I went to the Newark Museum's Harvest Moon Celebration today and have a lot to speak to in that connection. But not right now. It's over, so there's no rush, and I have pix to show from an ongoing show at the Robeson Galleries before I get to that. But not today. Rather, I want to show something I saw on the way home today.
This is a wonderful piece. I estimated it at about 220 feet long, judging from the number of vehicles parked in front of it. That is, the typical on-street parking space is about 22 feet long, and the sculpture spans about 10 spaces. This royal-blue sculpture is 18 inches wide and perhaps a quarter-inch thick. I saw no plaque to identify it nor its sculptor, so checked the Internet. I found a Spring 2006 UMDNJ newsletter that speaks of this sculpture as being "in production stage", and shows it to be even longer than I guessed.
In addition to its striking appearance along Bergen Ave. [sic; how on Earth does a UMDNJ publication speak of "Bergen Ave."?! That is inexcusable. It would be inexcusable for any Newark-based publication, but is especially inexcusable for the newsletter of an EDUCATIONAL institution.], UMDNJ commissioned [artworks inside and out]... A powder coated aluminum 250 foot long "ribbon" sculpture turns and dips along the outside wall on the Bergen Street façade to create a festive mood, as sought by sculptor Mac Adams.Mac Adams is a white guy originally from Wales, but a U.S. citizen since 1990 who came to Newark in 1967 to get a Master of Fine Arts degree in 1969. So, altho he now teaches at SUNY Old Westbury (Nassau County, Long Island), he does have a real Newark connection. I have been by that building a number of times since 2006, and not always at nite, but never noticed any such sculpture until just today. I found, however, this work (titled Life Force, 2005) on Mac Adams's website, with some pix (click on them to enlarge), one of which shows snow on the ground. So it's not new. The Wikipedia article on him, however, annotates that work as "IN PROGRESS".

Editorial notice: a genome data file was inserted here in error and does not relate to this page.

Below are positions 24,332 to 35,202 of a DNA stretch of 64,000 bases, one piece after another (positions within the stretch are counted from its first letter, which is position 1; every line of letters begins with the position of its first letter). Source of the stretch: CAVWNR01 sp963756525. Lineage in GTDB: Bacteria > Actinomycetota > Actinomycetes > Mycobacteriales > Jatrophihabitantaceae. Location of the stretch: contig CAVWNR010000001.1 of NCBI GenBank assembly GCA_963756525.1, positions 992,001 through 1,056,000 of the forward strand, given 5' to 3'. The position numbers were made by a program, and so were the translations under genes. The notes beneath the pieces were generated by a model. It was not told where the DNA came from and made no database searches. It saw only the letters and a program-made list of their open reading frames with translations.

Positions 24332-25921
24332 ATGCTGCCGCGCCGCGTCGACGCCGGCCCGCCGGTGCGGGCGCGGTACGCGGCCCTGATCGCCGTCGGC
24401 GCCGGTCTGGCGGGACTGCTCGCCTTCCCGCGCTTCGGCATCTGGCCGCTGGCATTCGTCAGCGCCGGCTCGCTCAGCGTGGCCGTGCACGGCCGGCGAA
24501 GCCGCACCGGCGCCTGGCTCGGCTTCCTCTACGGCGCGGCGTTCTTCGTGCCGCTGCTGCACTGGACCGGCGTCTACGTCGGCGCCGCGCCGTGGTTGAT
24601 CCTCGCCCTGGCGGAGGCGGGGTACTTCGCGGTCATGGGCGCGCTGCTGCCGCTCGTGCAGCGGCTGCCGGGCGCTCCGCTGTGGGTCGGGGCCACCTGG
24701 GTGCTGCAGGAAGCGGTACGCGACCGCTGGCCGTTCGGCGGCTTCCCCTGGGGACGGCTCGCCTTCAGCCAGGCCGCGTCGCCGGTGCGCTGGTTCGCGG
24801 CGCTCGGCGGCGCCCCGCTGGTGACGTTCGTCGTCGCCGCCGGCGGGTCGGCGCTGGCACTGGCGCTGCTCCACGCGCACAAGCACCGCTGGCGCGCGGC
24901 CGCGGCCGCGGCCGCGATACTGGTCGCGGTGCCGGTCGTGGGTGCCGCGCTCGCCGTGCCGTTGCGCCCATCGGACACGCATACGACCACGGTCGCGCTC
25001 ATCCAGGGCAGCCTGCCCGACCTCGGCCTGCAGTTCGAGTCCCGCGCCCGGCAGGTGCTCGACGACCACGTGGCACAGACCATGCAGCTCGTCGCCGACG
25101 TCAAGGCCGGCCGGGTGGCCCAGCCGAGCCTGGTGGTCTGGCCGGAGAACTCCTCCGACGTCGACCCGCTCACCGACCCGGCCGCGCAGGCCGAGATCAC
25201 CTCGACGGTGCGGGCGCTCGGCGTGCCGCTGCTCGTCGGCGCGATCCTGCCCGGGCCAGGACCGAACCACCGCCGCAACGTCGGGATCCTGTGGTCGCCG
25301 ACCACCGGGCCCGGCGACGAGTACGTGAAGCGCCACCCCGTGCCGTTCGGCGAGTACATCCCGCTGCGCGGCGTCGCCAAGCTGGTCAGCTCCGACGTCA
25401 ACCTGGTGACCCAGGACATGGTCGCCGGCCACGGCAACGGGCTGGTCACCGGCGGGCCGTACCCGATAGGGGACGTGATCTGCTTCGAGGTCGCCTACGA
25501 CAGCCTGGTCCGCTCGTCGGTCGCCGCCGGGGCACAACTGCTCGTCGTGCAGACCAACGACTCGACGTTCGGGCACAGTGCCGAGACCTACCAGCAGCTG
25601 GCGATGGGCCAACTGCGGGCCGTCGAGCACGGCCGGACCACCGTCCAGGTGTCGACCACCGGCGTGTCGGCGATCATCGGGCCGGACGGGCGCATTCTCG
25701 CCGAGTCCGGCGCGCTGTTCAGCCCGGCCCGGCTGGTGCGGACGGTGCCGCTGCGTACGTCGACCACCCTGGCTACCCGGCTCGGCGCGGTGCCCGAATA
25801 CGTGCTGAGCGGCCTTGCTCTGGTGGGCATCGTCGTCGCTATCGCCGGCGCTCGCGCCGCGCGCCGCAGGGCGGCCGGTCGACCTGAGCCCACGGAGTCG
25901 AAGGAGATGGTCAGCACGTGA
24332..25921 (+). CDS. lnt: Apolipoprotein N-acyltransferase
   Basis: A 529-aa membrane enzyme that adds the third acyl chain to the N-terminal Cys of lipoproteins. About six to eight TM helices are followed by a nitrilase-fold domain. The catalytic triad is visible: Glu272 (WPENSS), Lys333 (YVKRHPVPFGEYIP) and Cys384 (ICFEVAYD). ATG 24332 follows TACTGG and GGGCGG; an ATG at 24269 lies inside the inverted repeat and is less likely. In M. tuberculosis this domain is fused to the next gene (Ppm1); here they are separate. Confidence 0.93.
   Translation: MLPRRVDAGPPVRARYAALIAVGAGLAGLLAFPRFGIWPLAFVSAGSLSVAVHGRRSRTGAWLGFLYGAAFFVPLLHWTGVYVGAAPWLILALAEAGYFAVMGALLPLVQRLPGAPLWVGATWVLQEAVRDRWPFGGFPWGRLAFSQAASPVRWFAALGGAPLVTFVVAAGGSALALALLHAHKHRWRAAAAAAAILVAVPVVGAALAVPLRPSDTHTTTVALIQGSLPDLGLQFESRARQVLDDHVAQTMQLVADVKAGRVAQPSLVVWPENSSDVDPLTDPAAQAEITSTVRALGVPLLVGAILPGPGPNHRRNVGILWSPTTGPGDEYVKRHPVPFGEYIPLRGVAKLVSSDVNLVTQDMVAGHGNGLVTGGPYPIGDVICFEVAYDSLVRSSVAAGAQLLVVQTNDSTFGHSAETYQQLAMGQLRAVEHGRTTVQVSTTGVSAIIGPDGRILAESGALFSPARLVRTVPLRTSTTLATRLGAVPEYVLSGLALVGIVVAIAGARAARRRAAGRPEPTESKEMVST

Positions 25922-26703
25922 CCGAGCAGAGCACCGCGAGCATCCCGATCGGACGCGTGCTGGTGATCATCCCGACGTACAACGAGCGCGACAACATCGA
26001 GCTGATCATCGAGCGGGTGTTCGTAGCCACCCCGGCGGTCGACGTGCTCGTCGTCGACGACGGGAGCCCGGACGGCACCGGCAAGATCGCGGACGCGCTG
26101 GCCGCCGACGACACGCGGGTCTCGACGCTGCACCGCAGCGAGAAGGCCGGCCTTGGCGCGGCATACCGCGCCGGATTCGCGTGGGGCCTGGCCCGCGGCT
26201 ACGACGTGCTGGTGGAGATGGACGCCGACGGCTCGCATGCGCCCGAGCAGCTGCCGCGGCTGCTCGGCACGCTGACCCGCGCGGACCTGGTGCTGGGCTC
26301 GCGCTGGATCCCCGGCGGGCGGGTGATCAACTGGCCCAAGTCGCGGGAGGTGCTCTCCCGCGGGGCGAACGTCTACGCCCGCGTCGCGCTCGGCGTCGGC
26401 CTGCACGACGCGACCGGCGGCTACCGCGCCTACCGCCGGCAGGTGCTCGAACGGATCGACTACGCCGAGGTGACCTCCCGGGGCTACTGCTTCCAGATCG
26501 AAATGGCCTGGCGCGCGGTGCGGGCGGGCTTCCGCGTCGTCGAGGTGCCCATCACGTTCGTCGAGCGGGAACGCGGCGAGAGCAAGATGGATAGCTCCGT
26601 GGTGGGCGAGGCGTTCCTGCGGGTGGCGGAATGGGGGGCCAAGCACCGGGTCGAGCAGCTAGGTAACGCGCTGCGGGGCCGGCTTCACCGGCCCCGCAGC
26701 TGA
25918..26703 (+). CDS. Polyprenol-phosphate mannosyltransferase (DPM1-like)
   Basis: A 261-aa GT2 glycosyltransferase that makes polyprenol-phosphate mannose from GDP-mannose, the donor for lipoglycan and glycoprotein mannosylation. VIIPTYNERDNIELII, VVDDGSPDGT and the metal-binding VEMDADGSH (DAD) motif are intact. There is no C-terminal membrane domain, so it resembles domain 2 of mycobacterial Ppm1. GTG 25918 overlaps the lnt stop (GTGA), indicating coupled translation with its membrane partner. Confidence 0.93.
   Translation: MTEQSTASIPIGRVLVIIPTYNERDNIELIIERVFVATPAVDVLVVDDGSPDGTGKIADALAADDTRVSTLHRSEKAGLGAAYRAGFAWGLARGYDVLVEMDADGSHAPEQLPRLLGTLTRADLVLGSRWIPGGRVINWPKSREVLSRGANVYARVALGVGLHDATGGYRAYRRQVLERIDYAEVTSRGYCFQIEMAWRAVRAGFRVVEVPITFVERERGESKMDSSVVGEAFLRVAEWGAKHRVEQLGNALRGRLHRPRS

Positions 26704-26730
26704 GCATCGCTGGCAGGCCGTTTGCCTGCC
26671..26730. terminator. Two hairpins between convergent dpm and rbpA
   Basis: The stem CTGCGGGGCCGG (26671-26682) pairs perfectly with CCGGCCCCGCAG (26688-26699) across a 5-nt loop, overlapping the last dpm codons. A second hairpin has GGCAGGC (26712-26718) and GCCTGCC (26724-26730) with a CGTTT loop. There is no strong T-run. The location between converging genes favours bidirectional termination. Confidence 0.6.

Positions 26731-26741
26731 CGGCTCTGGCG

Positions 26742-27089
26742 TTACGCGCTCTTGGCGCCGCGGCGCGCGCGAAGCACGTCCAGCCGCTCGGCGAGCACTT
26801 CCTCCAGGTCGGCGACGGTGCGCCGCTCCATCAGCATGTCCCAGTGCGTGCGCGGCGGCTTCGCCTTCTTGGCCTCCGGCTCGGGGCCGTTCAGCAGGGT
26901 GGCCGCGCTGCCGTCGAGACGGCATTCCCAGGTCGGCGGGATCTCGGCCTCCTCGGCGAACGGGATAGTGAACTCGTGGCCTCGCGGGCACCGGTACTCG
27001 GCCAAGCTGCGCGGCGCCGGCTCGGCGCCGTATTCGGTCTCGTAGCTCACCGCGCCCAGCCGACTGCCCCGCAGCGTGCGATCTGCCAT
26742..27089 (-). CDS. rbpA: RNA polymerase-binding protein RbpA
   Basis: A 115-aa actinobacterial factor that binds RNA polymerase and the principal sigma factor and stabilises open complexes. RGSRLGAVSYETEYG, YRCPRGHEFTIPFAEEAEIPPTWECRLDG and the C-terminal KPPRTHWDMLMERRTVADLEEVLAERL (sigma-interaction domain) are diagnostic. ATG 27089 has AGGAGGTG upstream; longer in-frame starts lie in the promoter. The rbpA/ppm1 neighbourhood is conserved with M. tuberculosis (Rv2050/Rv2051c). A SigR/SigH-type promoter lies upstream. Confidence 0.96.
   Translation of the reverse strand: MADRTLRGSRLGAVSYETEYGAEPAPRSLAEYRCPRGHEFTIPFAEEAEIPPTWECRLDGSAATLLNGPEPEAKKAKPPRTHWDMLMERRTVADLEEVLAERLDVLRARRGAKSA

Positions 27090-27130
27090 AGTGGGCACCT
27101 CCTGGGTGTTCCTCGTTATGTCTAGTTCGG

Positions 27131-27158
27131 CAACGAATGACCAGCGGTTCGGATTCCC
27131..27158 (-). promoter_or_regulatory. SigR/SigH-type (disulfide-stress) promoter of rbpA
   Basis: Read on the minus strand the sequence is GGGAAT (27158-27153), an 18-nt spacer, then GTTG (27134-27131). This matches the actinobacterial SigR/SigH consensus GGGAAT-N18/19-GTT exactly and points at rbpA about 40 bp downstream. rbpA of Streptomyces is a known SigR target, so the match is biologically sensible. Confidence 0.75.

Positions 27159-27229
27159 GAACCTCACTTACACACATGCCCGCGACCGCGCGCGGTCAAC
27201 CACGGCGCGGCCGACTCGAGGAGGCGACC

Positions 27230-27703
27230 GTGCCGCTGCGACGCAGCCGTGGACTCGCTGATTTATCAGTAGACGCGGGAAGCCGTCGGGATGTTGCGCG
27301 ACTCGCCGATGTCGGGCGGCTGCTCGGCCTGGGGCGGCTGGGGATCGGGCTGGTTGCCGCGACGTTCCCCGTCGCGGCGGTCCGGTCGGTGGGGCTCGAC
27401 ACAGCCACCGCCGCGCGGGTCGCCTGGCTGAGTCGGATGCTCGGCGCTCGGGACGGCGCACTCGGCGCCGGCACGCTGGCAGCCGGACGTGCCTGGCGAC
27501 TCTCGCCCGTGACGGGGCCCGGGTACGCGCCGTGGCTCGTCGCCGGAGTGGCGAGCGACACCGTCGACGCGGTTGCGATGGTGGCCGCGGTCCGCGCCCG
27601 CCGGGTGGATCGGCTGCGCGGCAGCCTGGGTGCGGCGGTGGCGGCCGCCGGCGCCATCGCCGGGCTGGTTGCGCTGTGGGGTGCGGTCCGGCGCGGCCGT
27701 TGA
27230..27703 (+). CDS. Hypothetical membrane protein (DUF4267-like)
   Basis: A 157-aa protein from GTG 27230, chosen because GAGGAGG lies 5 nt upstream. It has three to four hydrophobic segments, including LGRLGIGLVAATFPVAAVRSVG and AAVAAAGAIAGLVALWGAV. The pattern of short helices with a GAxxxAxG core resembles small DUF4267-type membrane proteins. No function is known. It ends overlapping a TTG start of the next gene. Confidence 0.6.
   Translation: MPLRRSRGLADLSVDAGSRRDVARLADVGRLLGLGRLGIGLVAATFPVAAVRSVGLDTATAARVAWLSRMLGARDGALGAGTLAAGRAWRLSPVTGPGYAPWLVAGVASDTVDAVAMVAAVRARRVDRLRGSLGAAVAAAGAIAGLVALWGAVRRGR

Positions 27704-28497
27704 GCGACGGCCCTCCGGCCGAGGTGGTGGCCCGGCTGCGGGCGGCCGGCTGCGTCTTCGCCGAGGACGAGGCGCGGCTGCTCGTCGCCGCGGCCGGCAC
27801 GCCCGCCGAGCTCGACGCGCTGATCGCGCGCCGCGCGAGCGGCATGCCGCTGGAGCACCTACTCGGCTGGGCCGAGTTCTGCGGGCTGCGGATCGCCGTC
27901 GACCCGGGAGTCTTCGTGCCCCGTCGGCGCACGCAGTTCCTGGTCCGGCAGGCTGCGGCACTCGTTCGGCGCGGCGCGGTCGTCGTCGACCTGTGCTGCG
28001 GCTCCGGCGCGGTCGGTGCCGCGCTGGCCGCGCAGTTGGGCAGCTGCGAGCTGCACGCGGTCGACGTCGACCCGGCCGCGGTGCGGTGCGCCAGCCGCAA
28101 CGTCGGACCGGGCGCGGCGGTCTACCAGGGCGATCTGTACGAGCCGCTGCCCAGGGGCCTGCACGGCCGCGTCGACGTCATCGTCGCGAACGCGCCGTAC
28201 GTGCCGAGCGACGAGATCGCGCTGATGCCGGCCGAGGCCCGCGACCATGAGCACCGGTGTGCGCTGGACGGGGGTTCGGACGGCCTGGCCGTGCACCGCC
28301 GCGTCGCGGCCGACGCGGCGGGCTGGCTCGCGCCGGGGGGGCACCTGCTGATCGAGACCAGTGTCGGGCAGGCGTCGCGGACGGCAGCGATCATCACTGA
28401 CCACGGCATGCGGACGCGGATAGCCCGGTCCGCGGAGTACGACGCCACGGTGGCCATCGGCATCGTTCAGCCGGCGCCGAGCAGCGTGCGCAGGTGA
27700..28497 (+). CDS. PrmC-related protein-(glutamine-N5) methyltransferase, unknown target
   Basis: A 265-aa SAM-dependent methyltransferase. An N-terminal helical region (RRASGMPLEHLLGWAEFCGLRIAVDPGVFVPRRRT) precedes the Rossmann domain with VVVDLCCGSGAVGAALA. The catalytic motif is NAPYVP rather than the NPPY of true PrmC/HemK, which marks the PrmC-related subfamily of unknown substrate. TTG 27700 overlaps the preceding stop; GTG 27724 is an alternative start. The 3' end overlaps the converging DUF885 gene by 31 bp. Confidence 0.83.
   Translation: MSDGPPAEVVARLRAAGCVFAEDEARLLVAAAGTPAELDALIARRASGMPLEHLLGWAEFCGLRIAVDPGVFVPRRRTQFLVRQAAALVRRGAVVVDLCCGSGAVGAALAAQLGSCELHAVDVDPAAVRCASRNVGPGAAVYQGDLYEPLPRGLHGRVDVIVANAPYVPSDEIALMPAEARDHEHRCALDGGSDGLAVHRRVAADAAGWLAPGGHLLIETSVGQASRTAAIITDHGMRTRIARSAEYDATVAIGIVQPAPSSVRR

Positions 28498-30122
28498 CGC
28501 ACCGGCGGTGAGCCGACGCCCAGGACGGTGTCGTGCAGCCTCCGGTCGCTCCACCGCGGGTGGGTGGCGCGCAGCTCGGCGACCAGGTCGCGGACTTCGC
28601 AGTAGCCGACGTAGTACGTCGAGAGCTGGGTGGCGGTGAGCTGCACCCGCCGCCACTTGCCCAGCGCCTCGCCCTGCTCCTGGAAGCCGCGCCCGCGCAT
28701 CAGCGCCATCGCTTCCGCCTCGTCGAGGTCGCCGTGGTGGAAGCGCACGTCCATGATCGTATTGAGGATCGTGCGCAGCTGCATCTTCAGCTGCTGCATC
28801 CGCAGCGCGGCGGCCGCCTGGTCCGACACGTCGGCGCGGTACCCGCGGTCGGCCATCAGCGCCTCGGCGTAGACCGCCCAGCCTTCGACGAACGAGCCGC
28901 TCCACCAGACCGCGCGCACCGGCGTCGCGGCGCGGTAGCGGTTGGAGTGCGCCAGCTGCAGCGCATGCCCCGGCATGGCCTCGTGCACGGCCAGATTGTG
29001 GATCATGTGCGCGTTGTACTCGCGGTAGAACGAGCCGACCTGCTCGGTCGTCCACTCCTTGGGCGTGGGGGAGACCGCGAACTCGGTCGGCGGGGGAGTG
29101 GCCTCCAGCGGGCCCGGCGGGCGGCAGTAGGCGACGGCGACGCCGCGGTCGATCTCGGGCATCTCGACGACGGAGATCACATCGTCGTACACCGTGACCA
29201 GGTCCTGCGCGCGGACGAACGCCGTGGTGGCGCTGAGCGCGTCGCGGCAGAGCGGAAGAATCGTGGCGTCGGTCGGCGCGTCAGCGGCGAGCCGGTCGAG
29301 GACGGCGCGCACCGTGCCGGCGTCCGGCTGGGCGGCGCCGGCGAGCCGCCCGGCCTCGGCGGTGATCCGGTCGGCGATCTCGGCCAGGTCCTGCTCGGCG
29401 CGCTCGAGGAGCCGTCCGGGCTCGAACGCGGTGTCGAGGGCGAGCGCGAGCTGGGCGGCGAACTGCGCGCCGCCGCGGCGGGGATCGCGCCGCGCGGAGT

In that it is supposed to be floodlited at nite, I checked a nitetime foto I made by May 2006 of the red lettering at the top of the building as seen from the Pathmark parking lot, but it does not show the base.
So I don't know how long Life Force has been on view. Nor do I know why I find absolutely nothing about it in a Google search on >>sculpture "life force" umdnj newark<<; not on the Web, not in Images. Taking "life force" out, I still find nothing about it in early results (tho in the Image search, 4 of the first 20 are my fotos; not, however, of a sculpture at UMDNJ). Happily, the Web results did turn up for me something I had been looking for, an article about a 3-story sculpture to be erected opposite the Prudential Center, with picture of a scale model. That's all well and good, but how did a 250-foot-long metal sculpture on the side of a major Newark educational institution escape the notice of everyone on the Internet? Is a mystery.
This foto shows that parts of the ribbon emerge two or three feet from the face of the wall. It also shows floodlites on the ground.
In any case, I parked today in the Pathmark parking lot, put on my big floppy straw hat, and started for Bergen Street. A (black)* woman passenger in a car pulling out from the parking lot smiled and said she liked my hat. I said thanks and explained that I need it for the camera. As I reached the middle of the street, a driver stopped for me to pass. I was willing to wait but appreciated the courtesy. Do you begin to see the level of courtesy, consideration, and friendliness I encounter from Newarkers all the time? I then took these pix, starting from the south end of the sculpture and moving to the north end.